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20 January 2010

Scientists at the Queensland Brain Institute, The University of Queensland, have found a way to measure the attention span of a fly, which could lead to further advances in the understanding of attention-deficit hyperactivity disorder (ADHD) and autism in humans.

Scientists at the Queensland Brain Institute, The University of Queensland, have found a way to measure the attention span of a fly, which could lead to further advances in the understanding of attention-deficit hyperactivity disorder (ADHD) and autism in humans.

The researchers combined genetic techniques with brain recordings and found different mutations that either increase or decrease a fly’s attention span. Interestingly, all of these mutations produce learning and memory problems.

Using the genetic fruit fly model Drosophila melanogaster, lead researcher Assoc. Professor Bruno van Swinderen found that a fly’s level of distractibility is finely tuned to allow ‘normal’ behavioural responses to a constantly changing environment.

Assoc. Professor van Swinderen said: “We now have the two ends of an attention spectrum in our model. We have a fly memory mutant that is hard to distract and another fly memory mutant that’s too distractible. They both have the same result – they don’t learn well but for completely different reasons, not unlike human patients afflicted with autism and ADHD.

“You need a certain amount of distractibility to be able to assimilate your world – concentrating too much or too little affects your ability to process and retain information.”

Understanding the processes regulating attention and memory in the fly brain will allow researchers to better understand how memory and attention work together to govern behaviour.

Assoc. Professor van Swinderen fed the fruit flies methylphenidate, which is sold under the brand name Ritalin and used to treat children with ADHD. He found the drug had similar affects on fruit flies as it did on people: it helped the distractible flies to pay attention to visual stimuli.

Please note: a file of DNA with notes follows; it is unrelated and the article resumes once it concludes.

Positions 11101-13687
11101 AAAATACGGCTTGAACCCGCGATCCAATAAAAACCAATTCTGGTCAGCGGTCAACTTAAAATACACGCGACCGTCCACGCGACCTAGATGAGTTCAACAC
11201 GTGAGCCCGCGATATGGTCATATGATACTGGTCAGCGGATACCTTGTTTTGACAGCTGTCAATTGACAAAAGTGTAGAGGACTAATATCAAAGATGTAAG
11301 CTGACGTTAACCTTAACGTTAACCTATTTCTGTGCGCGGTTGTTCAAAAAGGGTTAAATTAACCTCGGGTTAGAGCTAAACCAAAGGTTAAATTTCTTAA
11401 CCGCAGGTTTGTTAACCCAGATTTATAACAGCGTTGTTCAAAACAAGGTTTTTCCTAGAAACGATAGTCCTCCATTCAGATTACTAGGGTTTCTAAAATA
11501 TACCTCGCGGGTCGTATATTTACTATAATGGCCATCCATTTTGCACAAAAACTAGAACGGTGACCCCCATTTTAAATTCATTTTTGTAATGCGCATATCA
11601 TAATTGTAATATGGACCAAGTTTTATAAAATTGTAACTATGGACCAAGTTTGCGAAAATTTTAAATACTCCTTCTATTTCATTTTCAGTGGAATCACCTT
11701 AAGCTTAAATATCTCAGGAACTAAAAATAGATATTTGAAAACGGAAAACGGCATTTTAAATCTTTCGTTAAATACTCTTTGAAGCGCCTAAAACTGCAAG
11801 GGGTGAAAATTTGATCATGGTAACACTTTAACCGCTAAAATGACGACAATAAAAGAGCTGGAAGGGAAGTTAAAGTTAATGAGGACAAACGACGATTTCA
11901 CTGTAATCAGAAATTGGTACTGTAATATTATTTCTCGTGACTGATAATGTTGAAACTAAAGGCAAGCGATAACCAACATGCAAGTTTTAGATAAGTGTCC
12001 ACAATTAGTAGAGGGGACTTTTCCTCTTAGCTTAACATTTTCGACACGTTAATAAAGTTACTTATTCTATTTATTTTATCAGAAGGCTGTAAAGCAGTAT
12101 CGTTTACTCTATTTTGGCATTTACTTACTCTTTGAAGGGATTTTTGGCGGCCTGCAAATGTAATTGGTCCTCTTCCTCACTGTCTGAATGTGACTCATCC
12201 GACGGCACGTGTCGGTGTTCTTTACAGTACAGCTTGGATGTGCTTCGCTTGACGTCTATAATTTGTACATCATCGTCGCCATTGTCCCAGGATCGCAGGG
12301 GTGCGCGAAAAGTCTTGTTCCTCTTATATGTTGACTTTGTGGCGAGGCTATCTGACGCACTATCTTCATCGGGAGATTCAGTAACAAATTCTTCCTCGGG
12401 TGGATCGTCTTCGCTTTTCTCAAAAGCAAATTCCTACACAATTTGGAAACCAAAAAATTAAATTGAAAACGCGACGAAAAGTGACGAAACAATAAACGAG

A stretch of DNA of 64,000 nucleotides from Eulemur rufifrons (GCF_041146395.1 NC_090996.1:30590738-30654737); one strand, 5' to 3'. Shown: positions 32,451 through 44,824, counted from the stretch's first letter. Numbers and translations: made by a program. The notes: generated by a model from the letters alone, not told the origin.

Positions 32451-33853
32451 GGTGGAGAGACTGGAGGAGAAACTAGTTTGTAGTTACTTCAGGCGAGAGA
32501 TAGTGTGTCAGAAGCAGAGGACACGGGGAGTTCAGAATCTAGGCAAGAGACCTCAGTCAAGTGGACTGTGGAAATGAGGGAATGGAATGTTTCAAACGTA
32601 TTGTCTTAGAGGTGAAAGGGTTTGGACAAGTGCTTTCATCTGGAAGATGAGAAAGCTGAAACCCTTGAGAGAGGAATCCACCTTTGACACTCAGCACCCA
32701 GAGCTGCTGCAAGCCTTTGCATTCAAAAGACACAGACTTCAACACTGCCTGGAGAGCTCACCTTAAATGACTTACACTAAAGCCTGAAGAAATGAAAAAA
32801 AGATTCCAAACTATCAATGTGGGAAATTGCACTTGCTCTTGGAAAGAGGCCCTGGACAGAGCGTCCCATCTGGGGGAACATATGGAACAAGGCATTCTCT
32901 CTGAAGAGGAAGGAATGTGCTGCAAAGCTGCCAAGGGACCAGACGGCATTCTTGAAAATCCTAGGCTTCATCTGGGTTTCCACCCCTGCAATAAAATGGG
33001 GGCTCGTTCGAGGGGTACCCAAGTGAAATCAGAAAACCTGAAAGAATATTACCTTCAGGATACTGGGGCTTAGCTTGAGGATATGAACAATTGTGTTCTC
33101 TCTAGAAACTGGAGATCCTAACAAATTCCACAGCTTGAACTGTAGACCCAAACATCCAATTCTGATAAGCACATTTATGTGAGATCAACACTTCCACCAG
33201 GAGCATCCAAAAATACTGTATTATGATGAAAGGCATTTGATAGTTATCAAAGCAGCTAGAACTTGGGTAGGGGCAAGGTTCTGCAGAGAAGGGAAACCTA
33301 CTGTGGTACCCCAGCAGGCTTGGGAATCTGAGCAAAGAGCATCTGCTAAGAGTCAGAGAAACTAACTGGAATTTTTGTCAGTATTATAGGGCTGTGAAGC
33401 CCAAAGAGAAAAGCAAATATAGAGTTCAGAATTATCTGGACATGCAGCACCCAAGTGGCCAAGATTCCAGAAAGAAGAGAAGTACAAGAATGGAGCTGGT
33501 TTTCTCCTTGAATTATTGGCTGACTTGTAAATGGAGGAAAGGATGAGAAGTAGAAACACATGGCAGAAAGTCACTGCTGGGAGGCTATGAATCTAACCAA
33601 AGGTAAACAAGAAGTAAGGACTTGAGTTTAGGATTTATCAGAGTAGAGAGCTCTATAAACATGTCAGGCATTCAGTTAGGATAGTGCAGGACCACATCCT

“It suggests there may be similar pathways in the brains of fruit flies and humans, which means we now have a simple reductionist model, with all the genetic tools that go along with it, to try to understand what exactly this drug is doing,” he said.

“We know that this drug affects different pathways. Now we can really try to ask how does that translate to other brain phenomena, such as how neurons talk to one another. It will help us form the bigger picture.”

That could further unlock clues into how we develop – and retain – memories.

Professor van Swinderen’s findings are published in the Journal of Neuroscience on 20 January 2010 (21 January 2010 AEST).

Ends

Media Contact:
Anna Bednarek
Communications Manager
Phone: +61 7 3346 6414
Email: a.bednarek@uq.edu.au

Notes to the Editor
DR DHANISHA JHAVERI
Dr Dhanisha Jhaveri, a postdoctoral fellow and recipient of the human frontiers science programme long-term fellowship, has been working with Professor Perry Bartlett since 2003. She was awarded the Indian National Science Academy’s medal for young scientist of the year in 2003 for her doctoral thesis.    

PROFESSOR PERRY BARTLETT
Professor Perry Bartlett is internationally renowned in the field of cellular and molecular neuroscience, a fact highlighted by his election as a Fellow of the Australian Academy and the awarding of a prestigious Australian Research Council Federation Fellowship in 2003.  In 2002 he was appointed Foundation Chair in Molecular Neuroscience at The University of Queensland and the inaugural Director of the Queensland Brain Institute in 2003.

QUEENSLAND BRAIN INSTITUTE
The Queensland Brain Institute (QBI) was established as a research institute of the University of Queensland in 2003. The Institute is now operating out of a new $63 million state-of-the-art facility and houses 27 Principal Investigators with strong international reputations. QBI is one of the largest neuroscience institutes in the world dedicated to understanding the mechanisms underlying brain function.